Should the U.S. use military force in North Korea? | The Tylt
Should the U.S. use military force in North Korea?
President Trump responded to a recent spate of missile tests and threats from North Korea by promising Kim Jong Un "will be met with fire and fury like the world has never seen." It's a considerable uptick in a threatening rhetoric from the United States and a departure from the typical response to North Korea's nuclear tactics.
North Korea responded to Trump's bombastic rhetoric by threatening to launch a preemptive strike on Guam, escalating tensions throughout Asia. Over 160,000 people live in the U.S. territory of Guam, which is home to over 6,000 American troops and Andersen Air Force Base—a key, strategic base for military operations in the Pacific.
Any military attack would likely "trigger one of the worst mass killings in human history." Around 25,000,000 South Koreans live within artillery range of North Korea. As a deterrence to an invasion, North Korea has thousands of artillery guns pointed at civilian targets, ready to rain destruction at a moment's notice.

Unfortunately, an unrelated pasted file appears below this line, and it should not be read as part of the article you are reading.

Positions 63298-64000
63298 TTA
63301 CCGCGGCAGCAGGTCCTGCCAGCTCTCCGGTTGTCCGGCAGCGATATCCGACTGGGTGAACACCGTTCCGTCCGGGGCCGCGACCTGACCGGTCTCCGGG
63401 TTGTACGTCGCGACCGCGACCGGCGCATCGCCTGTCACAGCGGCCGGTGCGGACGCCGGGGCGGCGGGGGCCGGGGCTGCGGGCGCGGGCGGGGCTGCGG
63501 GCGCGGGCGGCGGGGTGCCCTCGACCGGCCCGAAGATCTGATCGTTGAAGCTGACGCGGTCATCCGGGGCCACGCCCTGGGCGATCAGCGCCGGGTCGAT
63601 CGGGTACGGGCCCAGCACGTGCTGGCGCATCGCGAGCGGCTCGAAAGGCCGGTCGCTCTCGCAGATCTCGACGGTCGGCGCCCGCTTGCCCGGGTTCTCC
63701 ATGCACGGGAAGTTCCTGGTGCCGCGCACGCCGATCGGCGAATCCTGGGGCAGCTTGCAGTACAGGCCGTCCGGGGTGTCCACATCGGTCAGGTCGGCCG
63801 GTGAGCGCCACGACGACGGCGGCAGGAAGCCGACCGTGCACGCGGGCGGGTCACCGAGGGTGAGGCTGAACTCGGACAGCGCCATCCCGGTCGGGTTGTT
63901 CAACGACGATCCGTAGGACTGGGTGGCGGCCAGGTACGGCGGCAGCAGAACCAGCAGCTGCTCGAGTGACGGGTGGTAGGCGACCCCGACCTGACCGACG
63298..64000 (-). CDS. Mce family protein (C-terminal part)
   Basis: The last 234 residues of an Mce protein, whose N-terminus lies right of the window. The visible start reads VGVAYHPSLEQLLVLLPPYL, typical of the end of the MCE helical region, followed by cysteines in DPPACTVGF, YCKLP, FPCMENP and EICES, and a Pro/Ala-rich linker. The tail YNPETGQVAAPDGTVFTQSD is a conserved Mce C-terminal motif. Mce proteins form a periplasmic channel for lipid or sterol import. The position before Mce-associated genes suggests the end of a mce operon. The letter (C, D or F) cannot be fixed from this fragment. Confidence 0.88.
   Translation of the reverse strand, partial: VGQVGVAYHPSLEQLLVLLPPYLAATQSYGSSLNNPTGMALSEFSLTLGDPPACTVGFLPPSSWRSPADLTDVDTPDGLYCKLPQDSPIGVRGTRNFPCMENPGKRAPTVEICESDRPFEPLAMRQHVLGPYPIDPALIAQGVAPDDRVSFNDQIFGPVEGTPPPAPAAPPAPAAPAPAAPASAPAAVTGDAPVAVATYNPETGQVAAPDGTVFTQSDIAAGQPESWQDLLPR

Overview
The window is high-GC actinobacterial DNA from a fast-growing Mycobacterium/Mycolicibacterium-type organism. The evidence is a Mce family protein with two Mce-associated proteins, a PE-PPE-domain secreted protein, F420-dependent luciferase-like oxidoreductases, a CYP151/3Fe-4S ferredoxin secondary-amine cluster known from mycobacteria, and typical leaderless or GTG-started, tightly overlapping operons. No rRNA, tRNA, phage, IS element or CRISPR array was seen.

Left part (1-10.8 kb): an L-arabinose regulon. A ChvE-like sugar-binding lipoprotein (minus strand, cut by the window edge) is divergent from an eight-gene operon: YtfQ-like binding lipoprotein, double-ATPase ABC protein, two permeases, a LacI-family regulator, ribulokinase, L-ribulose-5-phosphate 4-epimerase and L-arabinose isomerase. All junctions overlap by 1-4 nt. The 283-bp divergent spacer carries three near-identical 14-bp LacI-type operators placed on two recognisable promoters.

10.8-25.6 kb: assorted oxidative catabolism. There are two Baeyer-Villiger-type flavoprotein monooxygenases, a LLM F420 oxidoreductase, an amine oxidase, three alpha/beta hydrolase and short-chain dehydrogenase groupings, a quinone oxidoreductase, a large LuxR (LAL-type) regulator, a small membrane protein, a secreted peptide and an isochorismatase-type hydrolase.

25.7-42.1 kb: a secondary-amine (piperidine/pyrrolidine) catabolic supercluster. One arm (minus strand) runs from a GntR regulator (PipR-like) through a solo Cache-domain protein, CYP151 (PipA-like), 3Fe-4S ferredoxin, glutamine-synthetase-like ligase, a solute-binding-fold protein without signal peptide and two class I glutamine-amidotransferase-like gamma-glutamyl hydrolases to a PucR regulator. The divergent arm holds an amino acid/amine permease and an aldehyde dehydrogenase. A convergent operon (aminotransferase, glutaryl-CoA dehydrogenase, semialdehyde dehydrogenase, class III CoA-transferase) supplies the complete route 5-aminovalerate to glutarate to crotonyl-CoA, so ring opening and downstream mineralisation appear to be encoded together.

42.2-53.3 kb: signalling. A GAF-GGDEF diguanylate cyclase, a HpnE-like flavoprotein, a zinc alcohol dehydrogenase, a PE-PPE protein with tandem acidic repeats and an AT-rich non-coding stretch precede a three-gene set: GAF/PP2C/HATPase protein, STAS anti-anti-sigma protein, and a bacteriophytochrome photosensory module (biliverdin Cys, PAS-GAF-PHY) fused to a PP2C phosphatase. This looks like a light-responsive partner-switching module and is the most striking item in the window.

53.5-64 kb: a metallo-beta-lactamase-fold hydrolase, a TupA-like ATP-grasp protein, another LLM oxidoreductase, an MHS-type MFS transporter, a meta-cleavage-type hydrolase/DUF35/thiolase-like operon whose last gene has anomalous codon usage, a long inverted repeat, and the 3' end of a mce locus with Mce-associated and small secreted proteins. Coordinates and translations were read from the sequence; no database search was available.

It's estimated around 64,000 people will die on the first day of the bombardment.
No viable North Korea military solutions that don't risk massive conventional civilian casualties in Seoul. Push China and sanctions hard
But hard-liners are pushing for military force because they say there is simply no other good option. Once North Korea has the ability to strike the U.S. mainland, the calculus of any intervention or diplomatic effort completely changes. Right now, North Korea poses a direct threat to the region. Soon, North Korea will pose a direct threat to the United States. U.S. Ambassador to the United Nations Nikki Haley said:
"One of our capabilities lies with our considerable military forces. We will use them if we must, but we prefer not to have to go in that direction," Haley said. She urged China, North Korea's only major ally, to do more to rein in Pyongyang.